As Bailey and Black continued to raise awareness within the Black community and its surrounding areas, an increase in the establishment of Black-owned businesses became noticeable, indicating a gradual awakening and empowerment within the community.

Emerald City Pittsburgh

In 2021, Bailey and Black took another step to bolster the growth and prosperity of Black businesses by leasing a 12,000-square-foot space in the Pitt Building at Smithfield Street, Downtown Pittsburgh. This space was transformed into Emerald City, a co-working, event, and social hub exclusively dedicated to propelling Black entrepreneurs and businesses toward wealth and regional success.

Emerald City’s mission is to prioritize Black entrepreneurship and professionals in Pittsburgh by providing resources, education, and opportunities tailored to their needs.

The three-story Greenwood Plan building in Smithfield Street, Downtown Pittsburgh.
The three-story Greenwood Plan building in Smithfield Street, Downtown Pittsburgh. Photo Credit: Greenwood Plan

Another Major Milestone

Fast-forward to 2024, Greenwood Plan, also known as Greenwood Smithfield, has acquired the historic Pitt Building for $4.075 million. This three-story structure, spanning an entire block on Smithfield Street from the Boulevard of the Allies to Third Avenue, is undergoing repurposing to accommodate more Black-owned businesses.

According to the founders’ statement on their website, “The goal of the purchase of The Pitt Building is to create an autonomous ecosystem where Black businesses, entrepreneurs, and organizations can rely on, do business with, and grow alongside their peers. By intentionally redirecting our region’s resources into Greenwood Smithfield and its tenants, this space will create a scalable and replaceable model for how to build equitable ecosystems, in which participants will springboard into success and growth that is reflective of the growth possible in Western PA and beyond.”

With ample space in the Greenwood Smithfield (formerly Pitt Building) to accommodate Black businesses, Greenwood Plan enthusiastically welcomes enterprises that can make a positive impact on the community.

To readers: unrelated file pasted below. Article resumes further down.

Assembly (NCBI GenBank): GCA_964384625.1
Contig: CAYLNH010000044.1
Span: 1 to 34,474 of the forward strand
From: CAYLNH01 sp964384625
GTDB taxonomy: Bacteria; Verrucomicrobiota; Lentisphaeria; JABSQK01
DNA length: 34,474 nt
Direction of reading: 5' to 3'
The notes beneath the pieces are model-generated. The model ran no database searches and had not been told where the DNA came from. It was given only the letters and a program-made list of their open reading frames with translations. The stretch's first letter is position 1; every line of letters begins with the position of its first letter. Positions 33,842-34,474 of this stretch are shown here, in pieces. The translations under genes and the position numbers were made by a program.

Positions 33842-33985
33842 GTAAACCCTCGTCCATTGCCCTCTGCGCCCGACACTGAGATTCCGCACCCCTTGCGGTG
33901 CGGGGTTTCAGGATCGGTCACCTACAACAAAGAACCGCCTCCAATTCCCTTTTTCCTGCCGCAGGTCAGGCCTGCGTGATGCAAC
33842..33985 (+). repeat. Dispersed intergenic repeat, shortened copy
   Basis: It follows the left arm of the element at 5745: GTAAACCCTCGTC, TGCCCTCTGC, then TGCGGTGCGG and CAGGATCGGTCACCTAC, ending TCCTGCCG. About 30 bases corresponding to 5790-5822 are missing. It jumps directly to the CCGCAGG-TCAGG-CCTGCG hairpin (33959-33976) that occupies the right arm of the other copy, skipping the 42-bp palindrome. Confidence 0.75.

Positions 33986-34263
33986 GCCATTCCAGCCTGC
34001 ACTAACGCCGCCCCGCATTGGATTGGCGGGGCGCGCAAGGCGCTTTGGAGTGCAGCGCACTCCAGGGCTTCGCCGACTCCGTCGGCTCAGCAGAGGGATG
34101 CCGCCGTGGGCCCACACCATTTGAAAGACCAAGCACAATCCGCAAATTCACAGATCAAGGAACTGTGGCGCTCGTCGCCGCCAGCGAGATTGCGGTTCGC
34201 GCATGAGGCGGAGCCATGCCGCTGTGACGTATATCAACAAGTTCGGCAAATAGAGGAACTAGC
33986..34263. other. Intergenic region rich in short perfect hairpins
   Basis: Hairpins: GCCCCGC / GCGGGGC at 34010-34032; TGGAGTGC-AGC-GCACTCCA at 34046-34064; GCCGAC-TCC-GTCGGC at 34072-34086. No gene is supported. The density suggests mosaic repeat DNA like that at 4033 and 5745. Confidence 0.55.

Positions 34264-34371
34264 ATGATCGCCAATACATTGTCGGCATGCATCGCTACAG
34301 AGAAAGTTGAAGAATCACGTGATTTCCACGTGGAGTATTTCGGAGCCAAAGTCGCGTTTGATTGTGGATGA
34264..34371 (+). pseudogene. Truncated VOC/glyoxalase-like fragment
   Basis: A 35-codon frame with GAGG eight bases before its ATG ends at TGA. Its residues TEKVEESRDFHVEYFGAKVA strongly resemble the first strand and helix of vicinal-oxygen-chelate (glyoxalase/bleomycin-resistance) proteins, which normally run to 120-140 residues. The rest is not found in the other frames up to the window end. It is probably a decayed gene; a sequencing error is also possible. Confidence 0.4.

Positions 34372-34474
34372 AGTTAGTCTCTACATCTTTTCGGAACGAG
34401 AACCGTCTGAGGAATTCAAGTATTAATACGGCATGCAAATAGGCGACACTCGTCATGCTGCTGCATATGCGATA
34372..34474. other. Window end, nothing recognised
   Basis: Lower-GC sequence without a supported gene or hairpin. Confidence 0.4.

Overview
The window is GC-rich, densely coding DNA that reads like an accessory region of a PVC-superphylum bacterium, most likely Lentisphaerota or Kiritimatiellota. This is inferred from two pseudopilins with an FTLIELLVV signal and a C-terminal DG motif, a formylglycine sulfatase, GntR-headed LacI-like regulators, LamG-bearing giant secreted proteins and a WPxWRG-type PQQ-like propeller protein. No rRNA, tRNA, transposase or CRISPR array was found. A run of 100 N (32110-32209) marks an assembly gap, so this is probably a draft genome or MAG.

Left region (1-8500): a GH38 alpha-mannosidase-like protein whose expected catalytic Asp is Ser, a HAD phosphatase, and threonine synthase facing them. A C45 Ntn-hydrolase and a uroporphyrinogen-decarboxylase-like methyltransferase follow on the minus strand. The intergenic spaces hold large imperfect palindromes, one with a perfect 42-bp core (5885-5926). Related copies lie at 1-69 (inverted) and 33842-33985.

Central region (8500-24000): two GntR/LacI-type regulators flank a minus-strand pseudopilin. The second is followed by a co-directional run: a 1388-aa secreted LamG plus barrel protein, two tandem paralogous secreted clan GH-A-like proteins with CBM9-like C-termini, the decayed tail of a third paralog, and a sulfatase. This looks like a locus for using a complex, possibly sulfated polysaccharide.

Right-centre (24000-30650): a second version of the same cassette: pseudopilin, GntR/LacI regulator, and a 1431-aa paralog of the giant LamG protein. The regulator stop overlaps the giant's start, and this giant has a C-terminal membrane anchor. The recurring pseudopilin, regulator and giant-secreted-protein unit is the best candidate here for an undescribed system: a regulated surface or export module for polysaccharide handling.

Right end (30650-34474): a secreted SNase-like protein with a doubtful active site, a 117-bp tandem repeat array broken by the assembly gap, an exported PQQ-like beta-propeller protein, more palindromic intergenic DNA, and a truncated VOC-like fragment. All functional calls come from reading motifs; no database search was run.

“Those are the types of businesses that we want,” Bailey emphasized to the Pittsburgh Courier.

One of the key focus for the organization is to attract Black chefs and restaurateurs who are dedicated to offering exceptional dining experiences.

Bailey and Black affirm that the Greenwood Plan, named after the Greenwood neighborhood in Tulsa, Oklahoma, famously known as “Black Wall Street” before its destruction in a race riot in the early 1920s, will steadfastly uphold its commitment to Black economic empowerment in Pittsburgh.

With the acquisition of the 40,000-square-foot Pitt Building, now known as Greenwood Smithfield, the organization is expanding its initiatives to:

– Support and educate Black-owned businesses in starting, sustaining, and expanding within the local economy and beyond.

– Establish a network for local business owners to connect with peers and the organization.

– Advocate for and remove barriers for Black entrepreneurs, professionals, and artists.

– Promote self-advocacy in economics and entrepreneurship.

– Provide support and training to larger organizations on initiatives and equitable collaboration with Black-owned businesses.

– Enhance the lives of Black entrepreneurs through health and wellness programming with local consultancy.

– Engage and promote businesses in future industries.